Over a quarter of UK workers are wasting three months a year surfing the internet, looking at non-work related content.

According to new research by Gurucul, a security and fraud analytics technology provider, 28 per cent of people spend over two hours of their work day surfing the web. After calculating further, it was computed this adds up to 10 hours a week, 40 hours in a month and 480 hours in a year, or the equivalent of three months in working hours.

Based on the average UK salary, £29,000, according to the Office for National Statistics (ONS), employers are essentially paying their employees £7,250 annually to surf the internet.

Retail is the sector that was most affected by this, of which 32 per cent admitted to spending over two hours daily surfing the web whilst at work.

Similarly, 30 per cent of those who worked as part of a big company, one with over 10,000 employees, admitted to using the internet for non-work related activities for longer periods of time.

When analysing how the time spent surfing the web is used, social media was the biggest culprit with just under a third (32 per cent) admitting this was what they spent the most time on, followed by 24 per cent doing online shopping, 19 per cent looking for their annual holiday whilst 12 per cent actually searched for a new job whilst sitting at their current work desk.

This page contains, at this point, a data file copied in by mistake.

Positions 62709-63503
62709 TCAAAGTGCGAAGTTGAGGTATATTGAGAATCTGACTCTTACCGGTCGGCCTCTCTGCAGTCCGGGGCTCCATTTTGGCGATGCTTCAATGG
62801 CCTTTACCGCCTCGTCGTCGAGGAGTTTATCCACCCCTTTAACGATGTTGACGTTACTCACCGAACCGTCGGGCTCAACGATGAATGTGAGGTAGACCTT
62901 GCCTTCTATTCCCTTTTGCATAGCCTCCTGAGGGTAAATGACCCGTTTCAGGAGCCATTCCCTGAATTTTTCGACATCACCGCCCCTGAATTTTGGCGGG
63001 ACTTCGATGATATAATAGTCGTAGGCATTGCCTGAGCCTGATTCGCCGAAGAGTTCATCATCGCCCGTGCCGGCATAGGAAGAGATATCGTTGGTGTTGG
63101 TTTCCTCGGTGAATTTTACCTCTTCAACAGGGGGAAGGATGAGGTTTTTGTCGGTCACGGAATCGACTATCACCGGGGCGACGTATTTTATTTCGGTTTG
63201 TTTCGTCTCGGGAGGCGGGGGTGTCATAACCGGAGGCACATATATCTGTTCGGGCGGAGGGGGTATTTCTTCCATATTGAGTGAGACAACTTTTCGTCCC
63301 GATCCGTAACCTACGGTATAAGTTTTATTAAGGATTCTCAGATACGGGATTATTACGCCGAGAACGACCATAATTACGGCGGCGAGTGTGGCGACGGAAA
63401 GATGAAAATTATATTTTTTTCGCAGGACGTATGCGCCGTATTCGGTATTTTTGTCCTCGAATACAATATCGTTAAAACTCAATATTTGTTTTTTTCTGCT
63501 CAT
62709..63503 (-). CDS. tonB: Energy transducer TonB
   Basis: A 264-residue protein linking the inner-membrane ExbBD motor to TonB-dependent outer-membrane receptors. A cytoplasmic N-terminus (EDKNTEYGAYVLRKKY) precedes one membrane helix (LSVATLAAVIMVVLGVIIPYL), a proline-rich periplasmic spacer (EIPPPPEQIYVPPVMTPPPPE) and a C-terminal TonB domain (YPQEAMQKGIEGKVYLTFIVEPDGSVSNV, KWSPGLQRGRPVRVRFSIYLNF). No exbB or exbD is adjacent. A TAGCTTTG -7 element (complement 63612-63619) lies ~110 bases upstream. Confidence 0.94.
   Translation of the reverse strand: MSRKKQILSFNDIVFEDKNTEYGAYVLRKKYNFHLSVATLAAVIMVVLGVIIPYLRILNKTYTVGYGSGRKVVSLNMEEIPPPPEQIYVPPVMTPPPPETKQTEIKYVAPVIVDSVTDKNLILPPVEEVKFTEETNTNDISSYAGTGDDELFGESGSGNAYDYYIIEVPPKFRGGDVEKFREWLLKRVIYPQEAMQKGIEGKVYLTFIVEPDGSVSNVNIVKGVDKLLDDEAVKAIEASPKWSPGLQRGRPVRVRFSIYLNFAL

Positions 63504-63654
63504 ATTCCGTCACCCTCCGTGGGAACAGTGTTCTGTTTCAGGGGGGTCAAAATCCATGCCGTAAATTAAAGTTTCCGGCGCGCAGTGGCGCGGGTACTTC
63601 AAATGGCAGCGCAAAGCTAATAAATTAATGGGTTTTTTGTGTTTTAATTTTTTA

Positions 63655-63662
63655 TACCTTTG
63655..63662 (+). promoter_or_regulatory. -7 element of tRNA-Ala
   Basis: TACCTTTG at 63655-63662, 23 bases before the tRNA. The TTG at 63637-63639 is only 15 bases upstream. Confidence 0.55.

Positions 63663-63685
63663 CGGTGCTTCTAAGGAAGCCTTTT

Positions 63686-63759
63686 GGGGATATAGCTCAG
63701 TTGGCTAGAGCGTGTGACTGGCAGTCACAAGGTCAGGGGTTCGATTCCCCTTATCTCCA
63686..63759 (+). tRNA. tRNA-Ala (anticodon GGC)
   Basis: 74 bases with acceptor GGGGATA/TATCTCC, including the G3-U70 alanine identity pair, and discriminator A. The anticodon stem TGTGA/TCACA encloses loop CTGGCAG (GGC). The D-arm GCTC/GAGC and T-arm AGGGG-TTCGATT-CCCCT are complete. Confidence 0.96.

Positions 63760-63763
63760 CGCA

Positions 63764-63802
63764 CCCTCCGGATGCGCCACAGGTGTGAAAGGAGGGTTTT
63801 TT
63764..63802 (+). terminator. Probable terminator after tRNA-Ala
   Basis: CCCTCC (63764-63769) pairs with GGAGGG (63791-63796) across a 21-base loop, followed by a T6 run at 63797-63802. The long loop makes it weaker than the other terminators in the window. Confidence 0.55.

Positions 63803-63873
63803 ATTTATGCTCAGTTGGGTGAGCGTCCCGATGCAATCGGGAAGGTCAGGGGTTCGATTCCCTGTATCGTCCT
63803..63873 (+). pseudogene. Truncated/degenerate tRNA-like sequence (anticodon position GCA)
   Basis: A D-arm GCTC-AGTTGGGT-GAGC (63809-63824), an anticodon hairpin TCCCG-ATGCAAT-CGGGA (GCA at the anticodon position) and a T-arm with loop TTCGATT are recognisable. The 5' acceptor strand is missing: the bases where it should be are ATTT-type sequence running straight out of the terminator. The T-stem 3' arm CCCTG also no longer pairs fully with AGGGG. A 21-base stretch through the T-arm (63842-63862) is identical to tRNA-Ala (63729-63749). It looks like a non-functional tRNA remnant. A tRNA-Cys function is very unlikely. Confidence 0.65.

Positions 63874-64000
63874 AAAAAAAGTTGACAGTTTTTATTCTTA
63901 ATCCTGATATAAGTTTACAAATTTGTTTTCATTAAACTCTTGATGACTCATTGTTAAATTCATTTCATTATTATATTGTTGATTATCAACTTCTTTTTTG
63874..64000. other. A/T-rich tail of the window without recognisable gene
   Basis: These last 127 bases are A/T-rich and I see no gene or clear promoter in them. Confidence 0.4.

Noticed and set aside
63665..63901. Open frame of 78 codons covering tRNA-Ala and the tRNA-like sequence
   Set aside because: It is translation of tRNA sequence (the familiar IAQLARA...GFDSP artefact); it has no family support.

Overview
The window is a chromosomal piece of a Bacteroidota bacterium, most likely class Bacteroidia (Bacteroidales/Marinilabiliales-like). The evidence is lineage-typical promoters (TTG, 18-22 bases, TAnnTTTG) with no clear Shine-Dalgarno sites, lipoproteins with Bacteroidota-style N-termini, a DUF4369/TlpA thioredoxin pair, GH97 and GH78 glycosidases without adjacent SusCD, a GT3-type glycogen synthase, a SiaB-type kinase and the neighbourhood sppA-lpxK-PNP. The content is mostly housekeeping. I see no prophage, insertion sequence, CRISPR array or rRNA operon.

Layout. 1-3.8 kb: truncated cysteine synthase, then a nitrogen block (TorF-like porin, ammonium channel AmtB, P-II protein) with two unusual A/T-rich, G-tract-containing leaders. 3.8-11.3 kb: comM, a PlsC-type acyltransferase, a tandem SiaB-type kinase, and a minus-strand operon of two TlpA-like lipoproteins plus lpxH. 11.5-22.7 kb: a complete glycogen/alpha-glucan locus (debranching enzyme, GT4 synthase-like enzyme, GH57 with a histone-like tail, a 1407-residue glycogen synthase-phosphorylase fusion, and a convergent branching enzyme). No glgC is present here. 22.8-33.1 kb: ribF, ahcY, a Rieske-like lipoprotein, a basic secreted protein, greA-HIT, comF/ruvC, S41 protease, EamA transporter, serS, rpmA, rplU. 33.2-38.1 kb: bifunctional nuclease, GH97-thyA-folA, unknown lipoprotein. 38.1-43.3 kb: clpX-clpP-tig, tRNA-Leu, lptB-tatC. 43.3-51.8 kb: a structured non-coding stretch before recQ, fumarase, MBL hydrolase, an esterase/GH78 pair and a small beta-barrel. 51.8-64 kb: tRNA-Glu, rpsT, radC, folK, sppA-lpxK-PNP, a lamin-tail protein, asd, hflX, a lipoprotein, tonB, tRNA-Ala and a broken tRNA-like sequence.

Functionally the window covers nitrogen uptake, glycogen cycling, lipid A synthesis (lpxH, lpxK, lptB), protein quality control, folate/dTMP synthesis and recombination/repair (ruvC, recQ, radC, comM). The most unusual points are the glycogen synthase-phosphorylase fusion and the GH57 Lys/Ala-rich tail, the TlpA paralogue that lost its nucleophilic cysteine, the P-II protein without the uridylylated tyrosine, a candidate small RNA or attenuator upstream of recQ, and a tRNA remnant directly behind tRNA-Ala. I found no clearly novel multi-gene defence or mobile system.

Craig Cooper, chief operating officer (COO) from Gurucul, said:

What these figures do is show is that in some industries, such as retail, almost half of people are somehow finding the time in their working day to surf the Internet for at least an hour or more.

Experience shows that increased surfing will lead to more cyber attacks, such as phishing scams, resulting in instances of insider threat behaviour. We suggest employers use machine learning to monitor their employees’ behaviour. This type of monitoring works well to compare current behaviour of all users to baselined “normal” behaviour. By doing so, organisations can identify anomalous trends and spot outliers to remediate threats.

In essence, most instances of internet surfing at work are harmless, but at the levels this survey shows, employers are quite naïve when it comes to knowing the ‘ins and outs’ of the daily happenings of their employees.

This survey was carried out by Gurucul in August 2019 who asked a sample of 476 IT professionals.





Monica Sharma is an English Literature graduate from the University of Warwick. As Editor for HRreview, her particular interests in HR include issues concerning diversity, employment law and wellbeing in the workplace. Alongside this, she has written for student publications in both England and Canada. Monica has also presented her academic work concerning the relationship between legal systems, sexual harassment and racism at a university conference at the University of Western Ontario, Canada.